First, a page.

Clinical update

Haematological cancers

Clinical update on haematological cancers, including latest guidelines, signs and symptoms, advice on helping your patient, and expert comment.

Essential facts

Haematological malignancies are a diverse group of cancers that affect the blood, bone marrow and lymphatic systems. The main categories are lymphoma, leukaemia, myeloma, myelodysplastic syndromes and myeloproliferative neoplasms.

In addition, there are subtypes of lymphoma and leukaemia, as well as more rare haematological cancers that have their own categories.

There are also borderline conditions such as aplastic anaemia and other non‑malignant bone marrow failure syndromes.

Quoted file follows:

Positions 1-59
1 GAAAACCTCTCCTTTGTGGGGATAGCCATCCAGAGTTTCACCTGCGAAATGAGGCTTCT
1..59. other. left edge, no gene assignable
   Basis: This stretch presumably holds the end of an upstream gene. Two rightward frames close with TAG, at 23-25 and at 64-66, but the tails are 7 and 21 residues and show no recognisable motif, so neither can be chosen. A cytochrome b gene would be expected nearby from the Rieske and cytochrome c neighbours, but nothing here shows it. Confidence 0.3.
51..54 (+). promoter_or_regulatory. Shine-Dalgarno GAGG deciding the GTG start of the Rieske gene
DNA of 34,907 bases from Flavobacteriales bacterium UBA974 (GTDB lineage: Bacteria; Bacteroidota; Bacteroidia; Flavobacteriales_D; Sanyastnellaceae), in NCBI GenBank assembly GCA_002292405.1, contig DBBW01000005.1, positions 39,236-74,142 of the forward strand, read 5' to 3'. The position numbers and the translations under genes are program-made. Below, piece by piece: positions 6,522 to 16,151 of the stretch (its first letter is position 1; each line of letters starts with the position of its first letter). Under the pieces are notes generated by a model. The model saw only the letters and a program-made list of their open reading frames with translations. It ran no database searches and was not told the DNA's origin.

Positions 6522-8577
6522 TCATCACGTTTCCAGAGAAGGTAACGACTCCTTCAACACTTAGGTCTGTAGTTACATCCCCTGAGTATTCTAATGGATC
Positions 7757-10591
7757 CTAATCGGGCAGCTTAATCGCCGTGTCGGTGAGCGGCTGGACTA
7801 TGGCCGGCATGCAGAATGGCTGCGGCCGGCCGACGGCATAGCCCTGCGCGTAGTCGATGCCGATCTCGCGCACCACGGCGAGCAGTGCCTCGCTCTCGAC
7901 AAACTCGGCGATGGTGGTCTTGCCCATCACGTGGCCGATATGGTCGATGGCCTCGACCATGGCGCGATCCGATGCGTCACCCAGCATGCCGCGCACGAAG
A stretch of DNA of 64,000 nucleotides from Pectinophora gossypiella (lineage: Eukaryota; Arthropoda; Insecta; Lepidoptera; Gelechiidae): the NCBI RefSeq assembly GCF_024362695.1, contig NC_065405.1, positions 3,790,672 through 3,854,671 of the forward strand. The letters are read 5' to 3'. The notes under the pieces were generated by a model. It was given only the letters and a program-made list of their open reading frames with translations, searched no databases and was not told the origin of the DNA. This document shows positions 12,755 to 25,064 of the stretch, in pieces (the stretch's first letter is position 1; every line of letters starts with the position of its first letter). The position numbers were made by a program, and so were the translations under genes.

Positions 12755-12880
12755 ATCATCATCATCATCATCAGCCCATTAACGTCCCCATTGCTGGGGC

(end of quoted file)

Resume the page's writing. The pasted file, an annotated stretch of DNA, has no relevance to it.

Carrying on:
The charity Bloodwise says about 38,000 people in Britain are diagnosed every year with blood cancer or a related disorder, making it the country’s fifth most common cancer.

What’s new?

In May, the National Institute for Health and Care Excellence (NICE) published updated guidance on haematological malignancies, with the aim of improving care for patients by promoting best practice in the organisation of specialist services.

Guidance has been updated from 2003 to reflect the


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